5. Dean G. says:

    As far as suggestions the mods I’d like to see are a full system, PC III or V, high flow air filter and go down a couple teeth on the rear since I heard this bike can get buzzy over 90 mph. I have read that these mods are worth 15 horses. These are the mods I would do if I got this bike I think. Would be great if they don’t destroy mileage too. I think I am going to trade my Versys in for this bike…seems like the best of all worlds!

  6. RDM says:

    Love this motorcycle! Been waiting a long time for one of the manufactures to get it right, I am glad it was Kawasaki! I owned a 1984 Ninja 900 and loved it, but that was back in my younger days. I am no longer interested in the “Racer Crouch”! I would like to see this test bike get a more comfy seat and a fuller coverage, taller, windshield. I fully intend to purchase this bike, but I will wait until the 2012 unit hits the dealerships because I want ABS. This will, in all probability, be the last new motorcycle I purchase, I intend to get the one I want!

  7. Gary says:

    The Leo Vince slip ons look great but will they fit with the acc. saddlebags attached? The carbon fiber cans appear to be much higher than the stock cans when you compare pictures.

  8. David says:

    I would like to see this setup as a sport tourer for two-up riding. Maybe a Corbin saddle with removable backrest for the passenger.

    • rodent says:

      No way. Look how small the subframes are on these sportbikes. Would you feel safe sitting on that? Maybe if you’re 150lbs. and your passenger is 90lbs.

      • Burt says:

        When riding the Z1000 at the IMS show, one of the Kawi guys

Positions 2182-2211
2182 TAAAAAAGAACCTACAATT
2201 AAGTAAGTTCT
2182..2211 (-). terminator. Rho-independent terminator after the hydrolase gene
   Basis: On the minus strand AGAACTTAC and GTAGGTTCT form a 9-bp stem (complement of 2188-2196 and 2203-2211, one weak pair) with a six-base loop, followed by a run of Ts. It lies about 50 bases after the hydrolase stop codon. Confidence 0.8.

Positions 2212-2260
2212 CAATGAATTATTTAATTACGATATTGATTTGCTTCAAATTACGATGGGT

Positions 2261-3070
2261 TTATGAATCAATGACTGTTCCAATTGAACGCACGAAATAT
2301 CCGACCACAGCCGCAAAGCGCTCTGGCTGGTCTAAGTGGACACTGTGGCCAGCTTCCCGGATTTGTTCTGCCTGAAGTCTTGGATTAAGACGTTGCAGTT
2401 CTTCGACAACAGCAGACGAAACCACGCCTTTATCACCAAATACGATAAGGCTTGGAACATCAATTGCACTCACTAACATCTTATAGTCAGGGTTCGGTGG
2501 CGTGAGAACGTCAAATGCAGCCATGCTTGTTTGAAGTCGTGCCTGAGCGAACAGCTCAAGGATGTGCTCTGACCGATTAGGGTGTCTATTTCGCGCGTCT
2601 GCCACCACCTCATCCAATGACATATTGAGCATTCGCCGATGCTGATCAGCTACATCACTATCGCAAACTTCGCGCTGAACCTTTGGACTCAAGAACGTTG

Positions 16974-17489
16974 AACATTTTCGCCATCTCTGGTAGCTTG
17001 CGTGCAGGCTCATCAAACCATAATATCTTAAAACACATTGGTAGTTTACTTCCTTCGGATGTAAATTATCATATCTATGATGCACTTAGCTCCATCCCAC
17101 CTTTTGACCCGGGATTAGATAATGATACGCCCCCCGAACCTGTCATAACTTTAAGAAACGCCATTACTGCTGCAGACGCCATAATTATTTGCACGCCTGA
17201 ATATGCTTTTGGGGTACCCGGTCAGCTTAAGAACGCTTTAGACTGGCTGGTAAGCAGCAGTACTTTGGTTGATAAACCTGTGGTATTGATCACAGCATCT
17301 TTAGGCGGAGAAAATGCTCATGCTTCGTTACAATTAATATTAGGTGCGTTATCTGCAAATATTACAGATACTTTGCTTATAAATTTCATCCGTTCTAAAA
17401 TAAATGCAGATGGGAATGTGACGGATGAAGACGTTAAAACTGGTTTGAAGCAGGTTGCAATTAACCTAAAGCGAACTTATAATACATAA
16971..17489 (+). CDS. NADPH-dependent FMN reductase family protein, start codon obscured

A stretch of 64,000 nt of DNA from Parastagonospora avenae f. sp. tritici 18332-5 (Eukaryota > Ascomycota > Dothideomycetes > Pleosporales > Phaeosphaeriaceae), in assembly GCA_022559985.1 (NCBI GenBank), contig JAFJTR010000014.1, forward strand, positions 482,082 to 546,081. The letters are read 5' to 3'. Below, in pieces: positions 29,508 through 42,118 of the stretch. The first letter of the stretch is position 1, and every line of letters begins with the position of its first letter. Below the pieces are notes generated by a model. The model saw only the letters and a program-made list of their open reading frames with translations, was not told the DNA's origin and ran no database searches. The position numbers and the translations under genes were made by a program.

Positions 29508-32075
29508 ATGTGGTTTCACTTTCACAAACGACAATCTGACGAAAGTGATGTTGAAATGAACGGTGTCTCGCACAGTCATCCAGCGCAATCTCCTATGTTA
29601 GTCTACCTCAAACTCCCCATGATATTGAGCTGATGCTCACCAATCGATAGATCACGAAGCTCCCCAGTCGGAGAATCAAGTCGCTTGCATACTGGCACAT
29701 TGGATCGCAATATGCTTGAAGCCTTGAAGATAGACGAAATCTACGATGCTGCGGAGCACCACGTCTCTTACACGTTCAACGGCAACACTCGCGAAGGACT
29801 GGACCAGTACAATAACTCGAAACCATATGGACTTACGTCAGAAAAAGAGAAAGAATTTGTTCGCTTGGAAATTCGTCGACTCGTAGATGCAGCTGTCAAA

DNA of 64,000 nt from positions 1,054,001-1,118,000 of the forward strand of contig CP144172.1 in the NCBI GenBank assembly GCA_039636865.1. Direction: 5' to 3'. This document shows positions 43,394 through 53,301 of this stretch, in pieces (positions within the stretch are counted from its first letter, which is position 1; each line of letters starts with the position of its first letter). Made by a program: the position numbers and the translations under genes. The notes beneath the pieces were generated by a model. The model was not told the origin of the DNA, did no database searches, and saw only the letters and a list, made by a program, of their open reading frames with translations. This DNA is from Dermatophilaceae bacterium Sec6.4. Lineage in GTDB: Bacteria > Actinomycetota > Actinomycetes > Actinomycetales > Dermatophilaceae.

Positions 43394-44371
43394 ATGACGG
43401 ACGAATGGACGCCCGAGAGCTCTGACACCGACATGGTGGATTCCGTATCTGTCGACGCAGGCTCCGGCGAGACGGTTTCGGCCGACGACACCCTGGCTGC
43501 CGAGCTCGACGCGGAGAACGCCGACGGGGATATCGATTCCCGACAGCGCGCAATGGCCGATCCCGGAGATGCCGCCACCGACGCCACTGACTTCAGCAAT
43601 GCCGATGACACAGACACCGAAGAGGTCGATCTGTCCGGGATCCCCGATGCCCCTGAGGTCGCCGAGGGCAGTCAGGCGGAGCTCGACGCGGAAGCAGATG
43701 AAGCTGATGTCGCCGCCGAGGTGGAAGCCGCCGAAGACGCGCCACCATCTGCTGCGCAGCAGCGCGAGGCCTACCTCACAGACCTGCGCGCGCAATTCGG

leading the ride mentioned that the faired model has a stronger
        subframe than the naked version. I hadn’t noticed that mentioned
        anywhere else, so I just thought I’d regurgitate.

  9. Davis says:

    You may have ridden a poorly set-up, steel-framed FZ1. The fact that the frame is steel has little to do with its inherent stiffness, just ask a knowledgeable mechanic or a Ducati fan.

    I have a well set-up FZ1 with good suspension (Wilbers sock, adj. linkage to raise rear ride height, Race-Tech gold valves and springs, good tires, steel brake lines, slip-on, jet kit, etc.) that I ride the be-jesus out of. I was thinking this Kawi would be a good replacement, but like Mickey I need to wear the FZ1 out first. Plus, it would be hard to imagine the stock Kawi out-handling my non-stock FZ1.

  10. Ed Chambers says:

    As usual too much plastic for me and my god what were they thinking with that exhaust system?

    • MGNorge says:

      The mufflers almost beg to be replaced don’t they? I think many designers are having issues packing the exhaust with needed catalyzers. Hopefully they’ll get it together and find a way to integrate it all into more aesthetic lines. The LeoVince looks good above but would appear to cut into space for bags.